I wouldn't expect significant performance disadvantages to using a ConcurrentDictionary in your case, but as with anything concurrent I'd recommend tests/profiling.
Also, I haven't the foggiest idea what the big engines are using. Sorry.
That said, let's check your 4 uses against the information here: http://arbel.net/2013/02/03/best-practices-for-using-concurrentdictionary/
(Interesting read, esp. for cautionary notes.)
- Updating should be no different, though you'll want to think about whether it's an issue for you that the enumerator can change during the loop. (The enumerators aren't snapshots.)
- You may need some bookkeeping to control updates on mid-update-loop additions. It seems like these additions won't cause significant contention thanks to the multiple-lock design, but you'll want to verify that for yourself.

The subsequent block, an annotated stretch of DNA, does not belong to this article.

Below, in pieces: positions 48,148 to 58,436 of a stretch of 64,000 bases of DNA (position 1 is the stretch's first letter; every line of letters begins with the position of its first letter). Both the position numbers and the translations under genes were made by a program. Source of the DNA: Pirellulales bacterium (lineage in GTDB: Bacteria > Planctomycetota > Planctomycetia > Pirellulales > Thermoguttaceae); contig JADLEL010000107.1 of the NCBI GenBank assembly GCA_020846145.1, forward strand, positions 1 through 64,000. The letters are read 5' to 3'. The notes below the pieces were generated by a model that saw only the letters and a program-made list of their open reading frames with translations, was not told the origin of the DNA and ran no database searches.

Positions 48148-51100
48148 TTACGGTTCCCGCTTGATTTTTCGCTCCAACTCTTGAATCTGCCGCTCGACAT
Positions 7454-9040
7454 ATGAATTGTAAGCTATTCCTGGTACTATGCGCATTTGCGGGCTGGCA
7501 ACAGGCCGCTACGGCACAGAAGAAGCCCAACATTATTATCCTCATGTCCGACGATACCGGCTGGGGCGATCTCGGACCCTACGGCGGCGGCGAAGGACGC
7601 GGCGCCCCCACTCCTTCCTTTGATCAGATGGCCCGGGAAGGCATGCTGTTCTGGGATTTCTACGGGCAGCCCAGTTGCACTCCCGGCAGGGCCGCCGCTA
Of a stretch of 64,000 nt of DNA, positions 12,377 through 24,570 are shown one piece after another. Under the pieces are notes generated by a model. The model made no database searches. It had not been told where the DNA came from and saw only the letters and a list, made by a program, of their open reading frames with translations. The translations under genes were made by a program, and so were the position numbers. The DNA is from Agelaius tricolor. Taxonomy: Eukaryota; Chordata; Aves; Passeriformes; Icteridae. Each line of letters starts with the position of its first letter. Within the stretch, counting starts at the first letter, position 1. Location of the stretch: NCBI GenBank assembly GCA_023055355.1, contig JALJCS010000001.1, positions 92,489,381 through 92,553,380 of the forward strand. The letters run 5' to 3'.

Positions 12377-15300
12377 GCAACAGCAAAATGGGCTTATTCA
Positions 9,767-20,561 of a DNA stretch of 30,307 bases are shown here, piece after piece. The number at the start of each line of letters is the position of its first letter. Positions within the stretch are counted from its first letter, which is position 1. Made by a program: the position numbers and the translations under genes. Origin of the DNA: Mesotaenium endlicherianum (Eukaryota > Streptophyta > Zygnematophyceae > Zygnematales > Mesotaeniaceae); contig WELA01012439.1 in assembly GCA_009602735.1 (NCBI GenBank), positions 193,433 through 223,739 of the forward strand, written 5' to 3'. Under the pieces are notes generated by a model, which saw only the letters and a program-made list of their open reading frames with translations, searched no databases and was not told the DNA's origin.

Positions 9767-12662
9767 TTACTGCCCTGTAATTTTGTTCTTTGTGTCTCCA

- Retrieving "by index" seems a little fishy to me, depending on what exactly you have in mind. Linq seems fine.
- Removing should be fine, though again the enumerator can change so be careful with the parallel loop.
It seems to me that your biggest risk in using a ConcurrentDictionary is, unsurprisingly, bookkeeping/correctness. That comes with the territory, especially if you're shifting back and forth between distributed and centralized (main thread) logic.
As long as you carefully compare your usage/assumptions against what the CD is doing, the change should yield a solid scalability win over your HashSet implementation. Considering the additional complexity, though, if you haven't yet verified that the HashSet is a significant bottleneck, you may want to do that first.